The word war has been used several times by the media to talk about the coronavirus emergency and, more and more than once, these have repeated how theoretically young people were unable to bear this situation, having not known the difficulties and deprivations of a life of imprisonment, distance and fear.
But was it really so? According to the Cimiciurri agency in Milan, no.
Indeed, in their research that took young people aged 13 to 35 as a sample, 68% of them replied that they had experienced the restrictive measures in a positive way since the first week.
The answer to this situation, judged unexpected by the first statistics, is all in the generational divide. If it is true that for everyone there has been no physical contact with the other human being, the boys were born with technology. WhatsApp, Facebook, Instagram, Skype, online games, video calls, voice messages have always been on the agenda for the boys and, in this period, they have simply become an extension of their daily lives. If the parents had to learn to live with technology in order not to miss the shortcomings, for the so-called digital natives this was not a problem.
Obviously, this positivity should not be judged as total. In fact, 59% of young people said they suffered from the absence of a holiday, a trip out of town or leisure weekends, 41% lacked pubs and restaurants and 38% of young people lack school. And, regarding this last point, it is undoubtedly to note how, this period of forced constriction within the home walls, has brought with it an inevitable technological growth. If companies have discovered the infinite possibilities of smart working, the same upheaval has not been lacking in the school environment.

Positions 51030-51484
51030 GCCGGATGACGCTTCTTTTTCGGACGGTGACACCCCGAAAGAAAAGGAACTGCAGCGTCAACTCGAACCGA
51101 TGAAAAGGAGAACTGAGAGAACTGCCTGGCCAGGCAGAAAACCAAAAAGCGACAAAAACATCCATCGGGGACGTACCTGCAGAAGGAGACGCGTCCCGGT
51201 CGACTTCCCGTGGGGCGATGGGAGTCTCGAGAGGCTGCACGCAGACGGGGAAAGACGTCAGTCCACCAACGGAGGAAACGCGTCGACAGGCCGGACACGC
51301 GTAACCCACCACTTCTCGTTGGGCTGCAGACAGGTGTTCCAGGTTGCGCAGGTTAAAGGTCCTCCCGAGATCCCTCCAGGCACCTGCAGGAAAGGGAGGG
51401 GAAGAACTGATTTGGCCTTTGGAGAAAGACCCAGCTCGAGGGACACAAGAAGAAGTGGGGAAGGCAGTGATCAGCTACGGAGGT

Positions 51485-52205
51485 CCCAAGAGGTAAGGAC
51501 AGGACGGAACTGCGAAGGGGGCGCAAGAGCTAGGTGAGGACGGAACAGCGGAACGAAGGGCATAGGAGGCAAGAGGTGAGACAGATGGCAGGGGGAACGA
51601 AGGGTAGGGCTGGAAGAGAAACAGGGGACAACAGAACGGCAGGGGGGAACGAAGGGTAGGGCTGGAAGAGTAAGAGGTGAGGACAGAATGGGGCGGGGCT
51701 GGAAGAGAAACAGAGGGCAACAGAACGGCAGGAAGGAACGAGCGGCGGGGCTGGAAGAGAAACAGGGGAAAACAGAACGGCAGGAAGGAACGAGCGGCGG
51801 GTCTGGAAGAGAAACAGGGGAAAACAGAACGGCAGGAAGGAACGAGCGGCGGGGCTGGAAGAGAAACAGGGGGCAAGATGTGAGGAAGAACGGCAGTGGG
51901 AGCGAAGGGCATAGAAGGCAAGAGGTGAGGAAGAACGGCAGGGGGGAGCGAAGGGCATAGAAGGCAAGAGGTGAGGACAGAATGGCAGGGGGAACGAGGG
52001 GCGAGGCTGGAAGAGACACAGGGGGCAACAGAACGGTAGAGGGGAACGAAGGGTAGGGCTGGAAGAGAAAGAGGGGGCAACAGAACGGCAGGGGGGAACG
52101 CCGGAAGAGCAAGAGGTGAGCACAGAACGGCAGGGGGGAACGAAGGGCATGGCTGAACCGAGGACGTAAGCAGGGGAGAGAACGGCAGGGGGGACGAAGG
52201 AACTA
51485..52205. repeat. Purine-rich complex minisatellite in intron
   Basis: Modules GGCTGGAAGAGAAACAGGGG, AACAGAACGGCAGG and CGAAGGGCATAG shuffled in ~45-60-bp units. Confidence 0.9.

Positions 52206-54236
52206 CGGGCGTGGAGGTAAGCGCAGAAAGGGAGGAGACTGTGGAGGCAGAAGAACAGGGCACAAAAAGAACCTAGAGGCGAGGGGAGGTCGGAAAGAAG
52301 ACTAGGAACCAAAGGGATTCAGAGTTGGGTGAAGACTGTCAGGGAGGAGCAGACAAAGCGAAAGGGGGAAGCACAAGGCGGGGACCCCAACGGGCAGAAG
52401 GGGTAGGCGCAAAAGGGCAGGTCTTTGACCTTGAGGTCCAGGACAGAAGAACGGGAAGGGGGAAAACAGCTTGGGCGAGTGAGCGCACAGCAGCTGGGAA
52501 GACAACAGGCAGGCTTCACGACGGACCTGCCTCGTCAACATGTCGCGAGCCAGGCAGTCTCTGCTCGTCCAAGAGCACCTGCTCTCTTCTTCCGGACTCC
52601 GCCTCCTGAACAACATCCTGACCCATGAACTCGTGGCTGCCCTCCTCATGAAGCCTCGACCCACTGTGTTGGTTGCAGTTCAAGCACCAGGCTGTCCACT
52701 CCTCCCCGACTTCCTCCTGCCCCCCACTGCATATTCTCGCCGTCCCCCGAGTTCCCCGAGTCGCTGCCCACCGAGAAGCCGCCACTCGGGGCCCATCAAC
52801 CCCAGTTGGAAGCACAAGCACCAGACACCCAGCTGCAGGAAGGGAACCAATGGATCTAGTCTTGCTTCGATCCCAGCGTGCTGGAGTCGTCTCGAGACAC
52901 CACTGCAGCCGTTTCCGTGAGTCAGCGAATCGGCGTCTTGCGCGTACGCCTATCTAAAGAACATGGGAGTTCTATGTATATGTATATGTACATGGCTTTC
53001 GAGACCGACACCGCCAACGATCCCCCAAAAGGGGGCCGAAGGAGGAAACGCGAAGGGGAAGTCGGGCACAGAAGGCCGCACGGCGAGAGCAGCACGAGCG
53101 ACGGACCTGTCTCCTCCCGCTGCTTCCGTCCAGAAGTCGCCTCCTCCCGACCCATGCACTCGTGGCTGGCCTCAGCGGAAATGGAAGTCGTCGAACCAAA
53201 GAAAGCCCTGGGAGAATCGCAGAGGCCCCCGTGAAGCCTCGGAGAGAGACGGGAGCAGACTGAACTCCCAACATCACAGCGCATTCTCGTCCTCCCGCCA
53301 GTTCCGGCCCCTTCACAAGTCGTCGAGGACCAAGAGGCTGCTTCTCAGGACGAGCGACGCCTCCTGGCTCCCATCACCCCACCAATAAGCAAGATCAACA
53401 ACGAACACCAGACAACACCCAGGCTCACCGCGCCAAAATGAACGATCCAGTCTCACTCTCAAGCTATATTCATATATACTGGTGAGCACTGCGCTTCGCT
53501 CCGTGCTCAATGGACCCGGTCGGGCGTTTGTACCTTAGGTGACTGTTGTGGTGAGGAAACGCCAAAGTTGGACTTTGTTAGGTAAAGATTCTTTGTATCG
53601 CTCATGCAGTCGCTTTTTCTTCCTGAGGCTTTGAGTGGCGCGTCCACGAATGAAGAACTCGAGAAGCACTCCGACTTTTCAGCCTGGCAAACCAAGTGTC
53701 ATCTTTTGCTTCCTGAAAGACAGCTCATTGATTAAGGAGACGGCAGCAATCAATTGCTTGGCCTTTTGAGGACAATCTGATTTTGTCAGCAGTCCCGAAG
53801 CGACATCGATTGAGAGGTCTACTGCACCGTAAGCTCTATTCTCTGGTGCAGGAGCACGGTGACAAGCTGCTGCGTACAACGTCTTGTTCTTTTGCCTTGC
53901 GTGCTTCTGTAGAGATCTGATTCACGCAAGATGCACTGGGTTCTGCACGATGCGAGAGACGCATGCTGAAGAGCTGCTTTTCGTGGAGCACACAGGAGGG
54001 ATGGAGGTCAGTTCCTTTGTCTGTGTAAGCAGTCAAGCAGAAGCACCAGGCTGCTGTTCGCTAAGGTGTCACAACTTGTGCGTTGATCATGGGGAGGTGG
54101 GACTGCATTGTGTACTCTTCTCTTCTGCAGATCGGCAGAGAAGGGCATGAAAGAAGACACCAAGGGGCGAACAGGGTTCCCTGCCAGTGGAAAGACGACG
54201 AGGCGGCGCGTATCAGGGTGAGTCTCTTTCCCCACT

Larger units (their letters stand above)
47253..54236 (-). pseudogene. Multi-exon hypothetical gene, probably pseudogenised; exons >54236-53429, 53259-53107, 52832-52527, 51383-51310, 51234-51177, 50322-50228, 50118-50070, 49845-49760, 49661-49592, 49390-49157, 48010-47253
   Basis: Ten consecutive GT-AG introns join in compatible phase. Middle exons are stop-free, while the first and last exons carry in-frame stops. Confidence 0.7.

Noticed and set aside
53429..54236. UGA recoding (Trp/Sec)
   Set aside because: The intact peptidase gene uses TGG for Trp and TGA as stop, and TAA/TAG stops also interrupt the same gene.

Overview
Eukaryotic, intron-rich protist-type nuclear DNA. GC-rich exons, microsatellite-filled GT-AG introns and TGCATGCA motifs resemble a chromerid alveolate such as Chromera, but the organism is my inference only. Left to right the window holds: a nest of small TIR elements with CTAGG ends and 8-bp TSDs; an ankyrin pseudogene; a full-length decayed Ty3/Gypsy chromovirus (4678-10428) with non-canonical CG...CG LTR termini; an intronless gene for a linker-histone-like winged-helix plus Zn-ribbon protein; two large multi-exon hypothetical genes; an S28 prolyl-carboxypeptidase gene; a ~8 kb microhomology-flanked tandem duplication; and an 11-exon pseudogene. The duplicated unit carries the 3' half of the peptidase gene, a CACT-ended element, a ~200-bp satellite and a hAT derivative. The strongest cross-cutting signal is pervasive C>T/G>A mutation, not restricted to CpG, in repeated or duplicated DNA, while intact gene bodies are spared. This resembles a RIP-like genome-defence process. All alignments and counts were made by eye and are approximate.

In fact, young people have rediscovered not only the pleasure of being together, teaching and learning from their parents, but also the opportunity to study and grow professionally from home. Still according to the Cimiciurri survey, the children today feel very positive towards the technological and cultural growth that is accompanying these days of coronavirus, even if they have detected a serious lack of preparation on the part of the Italian academic environment.
In a survey conducted by InTribe well before the start of the quarantine, in fact, 90% of the boys had declared themselves dissatisfied with the so-called Italian smart schooling that appeared on the horizon. 62% of them did not feel prepared in the technology and information field and, about 32%, said they had relied on YouTube tutorials for their field training. To date, what seemed like a distant hypothesis has become a reality and the world has quickly started to change.
Among new e-learning platforms for academic use, video calls in Microsoft Teams and online exams, young people and school professionals have rolled up their sleeves and have entered the new world straight away. To date, the hope of many young people for the future is that this discovery will not remain relegated to this period, but will become a starting point for a new teaching that provides a more innovative and contemporary way of conceiving school and university.